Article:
Do Your Blog’s Headings and Subheadings Affect SEO?

More than a decade ago, headings were one of the more important ranking factors. If you wanted your blog to rank higher, it was necessary to cleverly include keywords inside the headings of your articles. But today, the situation is a bit different. You don’t have to stuff your headings with keywords anymore. Because it simply doesn’t have the same effect on rankings as it used to have. However, it’s still a kind of practice to concern keywords when writing your headings and subheading. Not because your blog’s headings and subheadings affect SEO so much as a ranking factor, but because they are affecting it indirectly.

By helping search engines and users understand what your blog article is about, it provides a better user experience(UX). And since today, the focus is on providing a better user experience, this, among other SEO techniques, may help you improve your position on search engine result pages(SERPs).

The way headings and subheadings affect SEO today

Because of many changes that Google imposes on its search engine over years, the direct influence of headings and subheadings on SEO is dropping. One of the major game-changers was a large update like the Hummingbird algorithm in 2013. With this update, Google is taking a more human approach by emphasizing the importance of natural language, context, and meaning, over simple keywords. Overnight, it was necessary to take the entire content of a page into consideration, not just the keywords and high-quality backlinks. All in an effort to serve users with appropriate results for their queries, more specific and helpful.

Reading a newspaper with a “The world is changing” headline.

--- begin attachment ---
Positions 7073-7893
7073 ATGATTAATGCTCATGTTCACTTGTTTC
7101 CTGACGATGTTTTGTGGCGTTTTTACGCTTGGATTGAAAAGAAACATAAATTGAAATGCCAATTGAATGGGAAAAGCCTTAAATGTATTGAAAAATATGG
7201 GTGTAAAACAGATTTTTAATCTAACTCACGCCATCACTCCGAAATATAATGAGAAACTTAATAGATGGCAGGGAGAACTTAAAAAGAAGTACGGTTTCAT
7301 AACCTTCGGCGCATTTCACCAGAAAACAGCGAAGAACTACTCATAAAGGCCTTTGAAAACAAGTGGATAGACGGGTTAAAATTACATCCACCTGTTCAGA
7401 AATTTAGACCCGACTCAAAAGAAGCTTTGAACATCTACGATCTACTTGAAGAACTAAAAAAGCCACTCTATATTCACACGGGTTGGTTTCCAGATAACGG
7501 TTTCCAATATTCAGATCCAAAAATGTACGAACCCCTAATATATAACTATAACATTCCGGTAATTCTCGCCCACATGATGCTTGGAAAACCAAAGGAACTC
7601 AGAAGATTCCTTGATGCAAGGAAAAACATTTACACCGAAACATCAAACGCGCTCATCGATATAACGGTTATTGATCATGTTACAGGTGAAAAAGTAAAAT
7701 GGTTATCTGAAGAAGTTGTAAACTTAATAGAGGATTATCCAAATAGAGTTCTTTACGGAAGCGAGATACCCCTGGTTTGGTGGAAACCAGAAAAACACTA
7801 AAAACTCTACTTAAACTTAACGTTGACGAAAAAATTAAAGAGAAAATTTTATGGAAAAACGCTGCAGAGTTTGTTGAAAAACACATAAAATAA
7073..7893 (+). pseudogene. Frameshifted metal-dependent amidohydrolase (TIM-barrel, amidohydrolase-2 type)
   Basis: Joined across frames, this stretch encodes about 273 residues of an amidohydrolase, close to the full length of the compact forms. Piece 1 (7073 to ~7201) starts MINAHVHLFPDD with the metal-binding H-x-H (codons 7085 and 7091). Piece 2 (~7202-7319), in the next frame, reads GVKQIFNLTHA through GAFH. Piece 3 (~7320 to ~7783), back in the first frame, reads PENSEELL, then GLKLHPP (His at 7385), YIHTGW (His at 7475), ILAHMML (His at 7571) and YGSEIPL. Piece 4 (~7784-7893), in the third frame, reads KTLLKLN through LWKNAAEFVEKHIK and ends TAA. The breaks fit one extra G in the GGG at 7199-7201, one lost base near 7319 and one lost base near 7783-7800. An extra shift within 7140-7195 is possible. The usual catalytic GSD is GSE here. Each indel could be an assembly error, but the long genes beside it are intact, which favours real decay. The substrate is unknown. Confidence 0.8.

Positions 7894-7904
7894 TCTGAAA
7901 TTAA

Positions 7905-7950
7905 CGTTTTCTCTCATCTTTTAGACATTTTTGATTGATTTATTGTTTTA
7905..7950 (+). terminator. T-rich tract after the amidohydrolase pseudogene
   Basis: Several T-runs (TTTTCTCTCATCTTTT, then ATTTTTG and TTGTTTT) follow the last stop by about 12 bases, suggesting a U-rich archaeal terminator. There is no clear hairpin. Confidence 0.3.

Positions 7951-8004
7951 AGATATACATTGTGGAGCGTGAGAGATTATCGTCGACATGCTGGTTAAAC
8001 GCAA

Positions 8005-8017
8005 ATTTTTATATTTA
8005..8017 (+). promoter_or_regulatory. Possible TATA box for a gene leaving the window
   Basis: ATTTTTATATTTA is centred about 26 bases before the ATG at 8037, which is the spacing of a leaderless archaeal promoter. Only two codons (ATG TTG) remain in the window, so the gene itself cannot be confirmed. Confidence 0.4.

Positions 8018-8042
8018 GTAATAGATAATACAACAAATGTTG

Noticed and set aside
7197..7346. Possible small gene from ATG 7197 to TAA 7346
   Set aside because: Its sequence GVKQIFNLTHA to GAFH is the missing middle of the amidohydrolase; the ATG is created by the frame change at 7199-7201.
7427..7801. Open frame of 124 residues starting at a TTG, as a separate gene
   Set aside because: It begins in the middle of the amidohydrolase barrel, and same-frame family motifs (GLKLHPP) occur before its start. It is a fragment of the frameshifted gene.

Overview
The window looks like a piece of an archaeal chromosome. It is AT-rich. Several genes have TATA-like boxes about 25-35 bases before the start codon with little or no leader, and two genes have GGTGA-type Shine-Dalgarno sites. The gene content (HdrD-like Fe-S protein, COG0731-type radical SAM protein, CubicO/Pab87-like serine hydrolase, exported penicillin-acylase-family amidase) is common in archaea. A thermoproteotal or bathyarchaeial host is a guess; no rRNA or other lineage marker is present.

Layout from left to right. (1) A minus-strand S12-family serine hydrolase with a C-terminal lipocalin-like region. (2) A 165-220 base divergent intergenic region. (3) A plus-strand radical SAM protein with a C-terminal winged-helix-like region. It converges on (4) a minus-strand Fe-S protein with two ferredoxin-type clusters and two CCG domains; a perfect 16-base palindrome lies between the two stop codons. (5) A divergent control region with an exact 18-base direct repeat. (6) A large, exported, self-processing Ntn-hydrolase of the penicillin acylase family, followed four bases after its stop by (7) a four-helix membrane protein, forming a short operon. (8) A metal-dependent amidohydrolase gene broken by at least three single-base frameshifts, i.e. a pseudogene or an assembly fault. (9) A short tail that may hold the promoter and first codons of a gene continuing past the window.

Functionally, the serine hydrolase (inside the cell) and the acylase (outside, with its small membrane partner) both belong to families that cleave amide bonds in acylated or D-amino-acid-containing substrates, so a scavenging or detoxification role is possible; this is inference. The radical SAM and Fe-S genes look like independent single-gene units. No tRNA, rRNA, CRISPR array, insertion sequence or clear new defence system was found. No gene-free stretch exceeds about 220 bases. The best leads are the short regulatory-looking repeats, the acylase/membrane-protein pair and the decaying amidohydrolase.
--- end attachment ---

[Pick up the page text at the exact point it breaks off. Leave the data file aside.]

The SEO ecosystem is constantly changing. You have to make sure you are up-to-date.

Still, proper use of headings continues to correlate with a successful SEO strategy, even though placing keywords inside is not the main focus. They can improve the structure and layout of the content, giving your visitors a much better reading experience.

How Google uses headings?

Google uses headings and subheadings to understand what the provided content is all about. When they send crawlers to crawl through your website, headers help them understand the purpose of each section of your content. Just like the readers are sometimes skimming the content, crawlers are using H1-H6 tags to differentiate the meaningful parts. Of course, you should still implement keywords to target the specific search terms, but not in a way it can confuse readers. Remember, if you want an effective SEO, the focus should be on writing your blog for humans, not just for search engines.

As you can see, your blog’s headings and subheadings affect SEO, just in a different way. So let’s explain how:

  • Headings and subheadings are affecting SEO through user experience
  • They also help with semantic search

Blog’s headings and subheadings affect SEO through UX

Obviously, headings and subheadings are essential elements when you want your blog content to have the right structure. For a proper organization of the content of your posts, you will use H1 to H6 tags. With H1 being the strongest in the hierarchy. It’s is necessary to break your content into several meaningful sections, so your potential readers can easily scan your content.